Karlie Kloss debuted her light blonde color at the Christian Dior Couture show in Paris in July, as an internationally renowned model does.
Stylist Chris Appleton is responsible for Kim Kardashian West’s silvery white hue, shown here in September during New York Fashion Week.
John Paul Mitchell Systems Editorial Director Lucie Doughty took actress Elizabeth Banks platinum in May before the Met Gala.
Platinum blonde—a level for brave clients and colorists alike, its the ultimate nod to cool-girl style.
She’s a client who will be coming back to your chair often, asking for product recommendations, buying retail and (hopefully) following at-home protocol. Because she’s a trend-setter, she’s likely willing to play with products you’ve been dying to experiment with like heat-changing temporary shades or metallic finishes. Cha-ching!
What makes platinum especially interesting is it doesn’t have boundaries in said cool factor. Unlike other color trends, icy blonde hair isn’t restricted by season. Age, texture, gender and length also don’t pose limitations, as this year showed us.
Like many trends, some to our chagrin, one of the hottest requests for 2017 can be attributed to celebrities. The surge in stars going for lighter, cooler shades of blonde has boomed, with the likes of Solange Knowles, Adam Levine, Karlie Kloss, plus some of the Jenners and Kardashians taking the platinum plunge throughout the year.
It’s important to note that as hair-color services, products and technology continue to evolve, one of the most important trends driving business for colorists and salons is the focus on the health and integrity of hair. According to MODERN SALON’s 2017 PROCESS Hair Integrity Research, 86% of colorists say damage prevention is their number-one healthy-hair concern. That said, colorists agree services most potentially damaging to hair are extreme changes (34%) and lightening (29%), both of which fall under the umbrella of going platinum.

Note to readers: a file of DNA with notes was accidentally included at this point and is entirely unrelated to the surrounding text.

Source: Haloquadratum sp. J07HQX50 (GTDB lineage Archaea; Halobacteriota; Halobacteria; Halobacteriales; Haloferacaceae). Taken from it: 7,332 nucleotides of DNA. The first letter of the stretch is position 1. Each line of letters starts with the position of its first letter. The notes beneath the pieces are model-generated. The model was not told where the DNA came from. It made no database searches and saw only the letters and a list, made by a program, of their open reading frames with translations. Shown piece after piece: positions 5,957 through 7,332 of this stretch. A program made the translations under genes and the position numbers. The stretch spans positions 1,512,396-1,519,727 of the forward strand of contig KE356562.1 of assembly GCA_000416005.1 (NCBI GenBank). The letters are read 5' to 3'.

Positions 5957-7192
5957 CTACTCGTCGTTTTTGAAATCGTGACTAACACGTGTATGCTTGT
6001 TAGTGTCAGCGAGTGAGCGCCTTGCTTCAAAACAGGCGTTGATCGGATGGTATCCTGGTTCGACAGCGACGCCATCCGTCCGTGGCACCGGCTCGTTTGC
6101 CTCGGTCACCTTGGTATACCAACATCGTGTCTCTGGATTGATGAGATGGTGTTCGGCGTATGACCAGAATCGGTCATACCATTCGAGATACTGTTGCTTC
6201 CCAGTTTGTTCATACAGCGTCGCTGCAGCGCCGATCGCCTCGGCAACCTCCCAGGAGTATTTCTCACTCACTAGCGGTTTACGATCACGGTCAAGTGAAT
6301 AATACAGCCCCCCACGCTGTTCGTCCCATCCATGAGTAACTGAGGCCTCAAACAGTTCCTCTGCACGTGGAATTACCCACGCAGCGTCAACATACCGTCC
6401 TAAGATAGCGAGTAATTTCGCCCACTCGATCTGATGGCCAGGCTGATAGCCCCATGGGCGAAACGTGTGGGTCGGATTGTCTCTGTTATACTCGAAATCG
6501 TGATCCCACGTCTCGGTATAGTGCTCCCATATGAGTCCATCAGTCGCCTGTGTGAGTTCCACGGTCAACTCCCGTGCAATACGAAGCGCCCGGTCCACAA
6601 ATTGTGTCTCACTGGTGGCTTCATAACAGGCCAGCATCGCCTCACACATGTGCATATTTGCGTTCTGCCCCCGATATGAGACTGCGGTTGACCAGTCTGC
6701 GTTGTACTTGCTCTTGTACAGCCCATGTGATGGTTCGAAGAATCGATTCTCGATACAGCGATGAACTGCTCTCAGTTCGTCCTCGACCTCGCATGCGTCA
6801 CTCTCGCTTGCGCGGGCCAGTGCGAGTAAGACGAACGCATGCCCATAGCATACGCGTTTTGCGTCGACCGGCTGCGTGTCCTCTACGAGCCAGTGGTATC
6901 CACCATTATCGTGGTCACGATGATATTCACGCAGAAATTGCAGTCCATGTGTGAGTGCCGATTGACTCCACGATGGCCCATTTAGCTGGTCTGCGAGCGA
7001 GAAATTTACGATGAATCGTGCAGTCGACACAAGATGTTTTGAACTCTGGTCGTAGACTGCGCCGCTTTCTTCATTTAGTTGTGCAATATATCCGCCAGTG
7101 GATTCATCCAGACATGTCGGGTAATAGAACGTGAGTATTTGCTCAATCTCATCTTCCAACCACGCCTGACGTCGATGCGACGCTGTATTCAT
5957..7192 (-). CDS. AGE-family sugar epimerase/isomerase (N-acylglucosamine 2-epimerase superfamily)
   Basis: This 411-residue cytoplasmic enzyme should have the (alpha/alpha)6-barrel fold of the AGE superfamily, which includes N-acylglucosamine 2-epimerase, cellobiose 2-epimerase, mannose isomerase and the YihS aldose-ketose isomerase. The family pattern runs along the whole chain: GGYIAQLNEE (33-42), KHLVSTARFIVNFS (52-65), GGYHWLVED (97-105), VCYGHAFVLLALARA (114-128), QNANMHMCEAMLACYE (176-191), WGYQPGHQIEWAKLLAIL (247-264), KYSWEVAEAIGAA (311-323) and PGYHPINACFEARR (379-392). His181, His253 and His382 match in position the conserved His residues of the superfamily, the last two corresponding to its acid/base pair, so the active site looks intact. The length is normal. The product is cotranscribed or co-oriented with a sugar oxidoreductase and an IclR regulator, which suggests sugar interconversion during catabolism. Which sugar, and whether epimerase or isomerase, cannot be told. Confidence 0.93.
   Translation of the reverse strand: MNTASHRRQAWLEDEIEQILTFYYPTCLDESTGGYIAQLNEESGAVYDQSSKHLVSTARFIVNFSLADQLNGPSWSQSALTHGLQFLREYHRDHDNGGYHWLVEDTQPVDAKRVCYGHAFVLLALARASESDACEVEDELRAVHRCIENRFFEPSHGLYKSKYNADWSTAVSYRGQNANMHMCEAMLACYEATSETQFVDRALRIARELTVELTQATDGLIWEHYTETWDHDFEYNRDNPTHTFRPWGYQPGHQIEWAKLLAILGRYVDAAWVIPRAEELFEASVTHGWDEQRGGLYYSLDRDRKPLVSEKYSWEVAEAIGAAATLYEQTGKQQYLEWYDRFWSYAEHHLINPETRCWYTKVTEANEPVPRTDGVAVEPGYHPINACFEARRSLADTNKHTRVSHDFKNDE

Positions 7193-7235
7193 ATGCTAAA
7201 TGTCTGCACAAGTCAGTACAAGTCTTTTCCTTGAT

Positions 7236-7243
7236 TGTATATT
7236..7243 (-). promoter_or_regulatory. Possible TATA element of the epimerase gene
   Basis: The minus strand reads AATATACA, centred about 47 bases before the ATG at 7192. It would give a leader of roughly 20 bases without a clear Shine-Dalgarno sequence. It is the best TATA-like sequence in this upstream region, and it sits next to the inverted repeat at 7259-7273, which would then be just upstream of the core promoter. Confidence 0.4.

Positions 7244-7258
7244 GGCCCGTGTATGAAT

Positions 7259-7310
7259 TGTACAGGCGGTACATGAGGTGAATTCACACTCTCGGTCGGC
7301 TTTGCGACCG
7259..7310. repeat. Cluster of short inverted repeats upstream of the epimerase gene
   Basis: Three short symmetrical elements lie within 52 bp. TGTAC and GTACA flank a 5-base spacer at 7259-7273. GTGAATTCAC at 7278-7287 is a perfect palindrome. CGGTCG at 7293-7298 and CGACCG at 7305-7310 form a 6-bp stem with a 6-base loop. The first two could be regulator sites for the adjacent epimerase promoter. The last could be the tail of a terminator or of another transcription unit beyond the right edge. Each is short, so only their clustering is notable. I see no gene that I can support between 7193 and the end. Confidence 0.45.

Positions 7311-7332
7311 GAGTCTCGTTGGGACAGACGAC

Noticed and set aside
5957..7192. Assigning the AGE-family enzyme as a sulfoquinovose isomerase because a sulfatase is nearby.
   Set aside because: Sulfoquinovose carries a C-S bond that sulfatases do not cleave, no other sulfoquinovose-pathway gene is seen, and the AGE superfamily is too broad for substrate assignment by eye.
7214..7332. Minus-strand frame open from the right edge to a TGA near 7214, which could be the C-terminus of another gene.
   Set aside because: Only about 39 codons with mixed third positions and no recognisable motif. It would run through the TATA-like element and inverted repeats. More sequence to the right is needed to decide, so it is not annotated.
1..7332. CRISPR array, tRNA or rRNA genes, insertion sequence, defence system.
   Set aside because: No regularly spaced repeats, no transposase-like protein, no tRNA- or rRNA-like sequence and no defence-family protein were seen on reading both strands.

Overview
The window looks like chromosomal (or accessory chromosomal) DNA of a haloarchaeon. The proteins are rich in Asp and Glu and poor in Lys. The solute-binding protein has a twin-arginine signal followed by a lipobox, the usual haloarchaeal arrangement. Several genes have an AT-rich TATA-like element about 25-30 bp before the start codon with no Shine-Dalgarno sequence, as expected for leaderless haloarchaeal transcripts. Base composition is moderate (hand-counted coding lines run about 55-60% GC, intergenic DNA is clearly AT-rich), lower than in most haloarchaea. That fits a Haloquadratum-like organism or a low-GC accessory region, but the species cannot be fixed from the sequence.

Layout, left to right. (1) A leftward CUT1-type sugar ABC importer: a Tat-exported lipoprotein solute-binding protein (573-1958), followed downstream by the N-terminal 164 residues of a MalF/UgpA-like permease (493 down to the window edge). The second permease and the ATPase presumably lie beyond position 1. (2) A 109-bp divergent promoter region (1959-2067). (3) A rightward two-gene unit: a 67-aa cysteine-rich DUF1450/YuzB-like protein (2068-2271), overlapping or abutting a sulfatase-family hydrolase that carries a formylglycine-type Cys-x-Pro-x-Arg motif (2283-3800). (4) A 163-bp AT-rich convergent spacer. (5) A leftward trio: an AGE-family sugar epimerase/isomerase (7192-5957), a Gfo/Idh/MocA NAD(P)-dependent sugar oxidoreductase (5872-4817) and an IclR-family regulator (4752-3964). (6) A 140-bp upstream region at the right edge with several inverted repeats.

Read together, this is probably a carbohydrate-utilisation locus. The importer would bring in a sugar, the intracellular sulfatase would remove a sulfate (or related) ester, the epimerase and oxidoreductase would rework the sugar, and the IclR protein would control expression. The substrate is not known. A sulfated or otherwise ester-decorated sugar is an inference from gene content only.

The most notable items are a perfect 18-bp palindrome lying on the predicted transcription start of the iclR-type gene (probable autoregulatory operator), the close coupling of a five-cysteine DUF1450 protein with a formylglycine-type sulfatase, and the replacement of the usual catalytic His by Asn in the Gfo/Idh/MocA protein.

Forty-nine percent of colorists say they are always inclined to use bond builders, and 94% of colorists who use bond builders say the integrity of the hair is better after a color service with a bond builder than it would have been without one.
Product offerings reflected the yearning to go lighter and brighter with lighteners offering up to nine levels of lift, a greater selection of toners including metallic hues, a wider range of bond builders and more.
Of course, leveling up, often multiple shades, is not easy on the strands, and this year more than ever, we saw blonding directly paired with maintaining optimal hair health before, during and after lightening services. Bond builders and lighteners have morphed, in many cases, into a singular product—saving colorists space at the color bar and making formulations simpler.
In accordance with purple shampoos and toners, an emphasis on at-home maintenance was made for the strength and elasticity of the bonds themselves, with products that protect the inner fiber and repair the outer lipid layer after a color service.
For clients whose hair might not be strong enough to be chemically lightened, alternative methods of coloring hair have taken note of the trend. Hairtalk released 60A Platinum Blonde tape-in extensions with violet undertones so clients wanting to embrace the world of platinum without chemicals can achieve an icy hue.
With such technological advancements in practicing safe lightening, we project the platinum boom won’t be leaving us any time soon, but that brands will only get more sophisticated and creative in their product development as a result. For more on hair integrity relating to color, unlimited color content and the full Hair Integrity research report click here.
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